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Watching TV and Sleeping

Friday September 23, 2022

Blog on Watching TV and Sleeping

“My loved one spends all day watching TV and sleeping.” Have you ever said this statement before? We hear it a lot. It is usually followed by a sigh. Many caregivers wish that their loved one would spend the day doing anything else.

Before we can address the behavior, it is important to understand why your loved one is spending days like this. People, with or without memory impairment, want to be seen as competent and successful. Up to a certain point in the disease process, individuals with dementia are aware that they are forgetting. They are aware that they are no longer able to successfully complete a task as they have before.

Some examples:
Mom always enjoyed doing crossword puzzles in ink and now worries she will mess up.
Dad used to be so very particular about the yard but now can’t keep it up as he used to.
Your wife used to be a social butterfly, going to lunch with friends and serving on committees at church, but now she shows no interest and refuses. 

When we realize we won’t be successful in a task, we usually stop attempting the task. It is much easier on self-esteem to not start a task than to start it and do it wrong or not be able to finish it. If a person with memory loss worries that they may say the wrong thing or forget someone’s name, they may just try to avoid social situations, so they aren’t put on the spot.

Those with dementia also lose the ability to initiate tasks. Your wife may know that she likes to crotchet, but she can’t remember how to start the project, how to choose the yarn, or which crochet needles to choose. It can be disheartening to want to do a task but not know where to start or worry that you might mess up.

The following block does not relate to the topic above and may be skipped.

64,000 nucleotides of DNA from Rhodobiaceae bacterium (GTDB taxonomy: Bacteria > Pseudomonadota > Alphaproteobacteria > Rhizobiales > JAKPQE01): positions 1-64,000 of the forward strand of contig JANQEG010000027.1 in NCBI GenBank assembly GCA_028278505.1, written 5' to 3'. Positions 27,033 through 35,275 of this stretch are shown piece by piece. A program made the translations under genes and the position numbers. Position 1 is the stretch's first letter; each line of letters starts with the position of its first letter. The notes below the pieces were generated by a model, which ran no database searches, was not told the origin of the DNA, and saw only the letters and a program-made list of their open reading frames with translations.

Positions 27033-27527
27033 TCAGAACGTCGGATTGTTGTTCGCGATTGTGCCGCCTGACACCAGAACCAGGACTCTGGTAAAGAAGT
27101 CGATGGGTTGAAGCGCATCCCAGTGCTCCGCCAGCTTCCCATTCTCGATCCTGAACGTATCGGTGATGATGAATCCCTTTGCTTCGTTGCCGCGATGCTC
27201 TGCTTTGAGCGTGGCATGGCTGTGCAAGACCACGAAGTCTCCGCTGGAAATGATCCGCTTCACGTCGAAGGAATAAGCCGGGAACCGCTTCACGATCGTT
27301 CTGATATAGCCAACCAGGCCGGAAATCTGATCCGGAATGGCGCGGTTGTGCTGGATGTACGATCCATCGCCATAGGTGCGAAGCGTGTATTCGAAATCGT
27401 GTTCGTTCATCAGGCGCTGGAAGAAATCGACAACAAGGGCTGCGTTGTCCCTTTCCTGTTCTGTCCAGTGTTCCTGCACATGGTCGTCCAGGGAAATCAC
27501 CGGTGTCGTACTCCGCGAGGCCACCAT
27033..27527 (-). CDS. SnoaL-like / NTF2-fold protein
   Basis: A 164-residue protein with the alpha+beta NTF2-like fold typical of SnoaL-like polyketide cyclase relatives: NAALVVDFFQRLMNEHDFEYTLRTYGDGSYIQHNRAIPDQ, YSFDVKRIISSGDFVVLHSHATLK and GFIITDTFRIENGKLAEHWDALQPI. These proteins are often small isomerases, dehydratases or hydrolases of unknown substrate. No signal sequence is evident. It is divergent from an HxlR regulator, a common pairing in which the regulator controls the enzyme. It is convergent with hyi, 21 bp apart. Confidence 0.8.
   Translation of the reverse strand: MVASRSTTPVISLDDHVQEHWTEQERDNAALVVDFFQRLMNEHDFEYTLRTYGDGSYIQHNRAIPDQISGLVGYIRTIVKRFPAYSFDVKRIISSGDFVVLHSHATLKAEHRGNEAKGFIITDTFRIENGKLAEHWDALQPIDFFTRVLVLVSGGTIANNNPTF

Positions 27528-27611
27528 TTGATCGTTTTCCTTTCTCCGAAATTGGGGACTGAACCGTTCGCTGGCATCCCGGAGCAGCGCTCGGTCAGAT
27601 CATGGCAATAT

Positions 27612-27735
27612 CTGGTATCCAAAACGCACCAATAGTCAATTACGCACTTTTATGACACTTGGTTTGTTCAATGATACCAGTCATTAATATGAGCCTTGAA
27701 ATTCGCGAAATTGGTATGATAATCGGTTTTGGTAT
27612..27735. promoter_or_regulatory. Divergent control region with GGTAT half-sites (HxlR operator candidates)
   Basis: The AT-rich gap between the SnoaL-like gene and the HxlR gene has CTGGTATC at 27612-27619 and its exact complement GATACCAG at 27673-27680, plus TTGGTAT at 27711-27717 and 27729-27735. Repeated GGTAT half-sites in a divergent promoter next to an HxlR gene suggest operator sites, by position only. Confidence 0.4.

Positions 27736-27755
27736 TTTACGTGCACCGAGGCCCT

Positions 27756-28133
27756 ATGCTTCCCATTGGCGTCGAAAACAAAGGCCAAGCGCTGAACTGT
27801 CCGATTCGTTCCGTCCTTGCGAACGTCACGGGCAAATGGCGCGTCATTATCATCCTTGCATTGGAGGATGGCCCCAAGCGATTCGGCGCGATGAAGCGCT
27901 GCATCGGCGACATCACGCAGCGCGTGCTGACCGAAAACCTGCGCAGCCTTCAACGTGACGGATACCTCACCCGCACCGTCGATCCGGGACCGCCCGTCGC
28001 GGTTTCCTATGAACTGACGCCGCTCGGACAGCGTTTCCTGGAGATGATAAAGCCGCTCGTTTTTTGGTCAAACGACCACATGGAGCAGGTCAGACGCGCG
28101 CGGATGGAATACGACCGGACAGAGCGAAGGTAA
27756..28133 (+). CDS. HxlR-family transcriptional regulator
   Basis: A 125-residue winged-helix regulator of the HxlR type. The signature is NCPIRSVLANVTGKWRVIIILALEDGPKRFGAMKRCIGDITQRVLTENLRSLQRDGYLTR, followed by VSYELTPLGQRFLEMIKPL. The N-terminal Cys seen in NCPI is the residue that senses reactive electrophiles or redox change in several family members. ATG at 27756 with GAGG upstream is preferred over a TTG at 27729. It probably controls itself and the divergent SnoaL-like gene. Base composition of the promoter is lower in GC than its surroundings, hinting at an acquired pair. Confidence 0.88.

If you think about it, watching television and napping are activities that are passive. You can’t watch TV incorrectly. No matter what is on, you just watch it. The programs on TV may not make sense, but you can still watch it.

Sleeping is passive as well. No one tells you that you are doing it wrong, and you can’t mess up when you are just sleeping. This is why these activities are so common with dementia.

Passive = Success
No engagement = Success
No questions = Success

Another thing to consider is depression. Your loved one might be depressed and have no desire to engage in activities or socialize. Depression is very common with memory loss. If are forgetting and you know that you are forgetting and you know it will just get worse – that must be depressing. It’s hard to look forward to anything. People struggling with depression tend to withdraw from activities and socializing.

Now that you know why your loved one may be opting for these activities, what do you do with this understanding?

  • Talk with your loved one’s physician if you think they may be depressed.
  • Offer activities that your loved one can be successful at.
    • Instead of telling your loved one to clean the kitchen, ask them to dry the dishes while you wash.
    • Instead of giving them a 300-piece puzzle, offer a 30-piece, age-appropriate puzzle that you work on together.
    • Go on a walk together.
    • Sort coins.
    • Fold hand towels or kitchen towels. Bath towels may be too big and cumbersome.
    • See some other great activity ideas on our Activities for Meaningful Engagement blog post and our Activities at Home blog post.
  • Provide opportunities for social interaction that you know are more likely to be successful. Surround your loved one with people who understand their memory impairment and don’t press with lots of questions.

If your loved one sleeps often during the day, they might get their days and nights mixed up. This creates a bad sleep cycle. If you and your loved one are having sleep troubles, check out our past blog posts on sleep: Sleep Problems and Dementia and A Good Night’s Sleep.

If your loved one is not already enrolled in an adult day program, then you may consider looking into those services. Adult day programs allow your loved one to have scheduled activities. These activities are set up for success. At Page Robbins Adult Day Center, activities include art, music, games to promote brain exercise, and physical exercise every day.

When an individual comes to an adult day program, they get the benefit of all the activities, engagement, and socialization. Then, they go home tired and hopefully sleep better at night, helping get into a regular sleep/wake schedule. Whether you choose to pursue adult day services or not, look for purposeful activities and socialization where your loved one can be successful.

Written by Sheri Wammack, LBSW